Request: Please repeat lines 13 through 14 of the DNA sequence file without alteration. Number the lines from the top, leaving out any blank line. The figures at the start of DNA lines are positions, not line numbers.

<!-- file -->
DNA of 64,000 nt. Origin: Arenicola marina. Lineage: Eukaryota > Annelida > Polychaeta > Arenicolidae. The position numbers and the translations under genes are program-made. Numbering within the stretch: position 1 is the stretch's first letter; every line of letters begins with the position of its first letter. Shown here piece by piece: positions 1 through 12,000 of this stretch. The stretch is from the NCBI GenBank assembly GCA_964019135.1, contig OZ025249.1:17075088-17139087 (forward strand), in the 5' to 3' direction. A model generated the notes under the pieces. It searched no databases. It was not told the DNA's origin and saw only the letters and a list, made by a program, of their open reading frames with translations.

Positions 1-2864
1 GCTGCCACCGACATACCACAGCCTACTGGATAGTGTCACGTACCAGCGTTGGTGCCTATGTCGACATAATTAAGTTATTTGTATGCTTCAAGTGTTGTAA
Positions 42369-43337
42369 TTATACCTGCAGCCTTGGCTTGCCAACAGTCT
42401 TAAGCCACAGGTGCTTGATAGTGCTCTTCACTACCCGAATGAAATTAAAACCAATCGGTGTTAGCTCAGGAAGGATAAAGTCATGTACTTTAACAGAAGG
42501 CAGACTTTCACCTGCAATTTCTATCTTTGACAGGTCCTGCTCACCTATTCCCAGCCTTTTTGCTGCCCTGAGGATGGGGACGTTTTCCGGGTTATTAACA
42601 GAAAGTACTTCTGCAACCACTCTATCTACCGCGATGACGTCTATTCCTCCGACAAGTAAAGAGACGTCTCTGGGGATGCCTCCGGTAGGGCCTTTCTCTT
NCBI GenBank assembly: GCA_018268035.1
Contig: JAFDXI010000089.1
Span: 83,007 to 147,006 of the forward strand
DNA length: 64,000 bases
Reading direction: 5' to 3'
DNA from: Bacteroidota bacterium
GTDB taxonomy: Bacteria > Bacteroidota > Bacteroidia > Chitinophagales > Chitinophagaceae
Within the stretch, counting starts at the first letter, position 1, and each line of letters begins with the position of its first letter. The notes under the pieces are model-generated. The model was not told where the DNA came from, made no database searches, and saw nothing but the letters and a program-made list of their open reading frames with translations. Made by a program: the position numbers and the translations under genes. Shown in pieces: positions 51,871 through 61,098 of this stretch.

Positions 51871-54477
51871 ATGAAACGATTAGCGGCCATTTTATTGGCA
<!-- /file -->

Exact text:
Reading direction: 5' to 3'
DNA from: Bacteroidota bacterium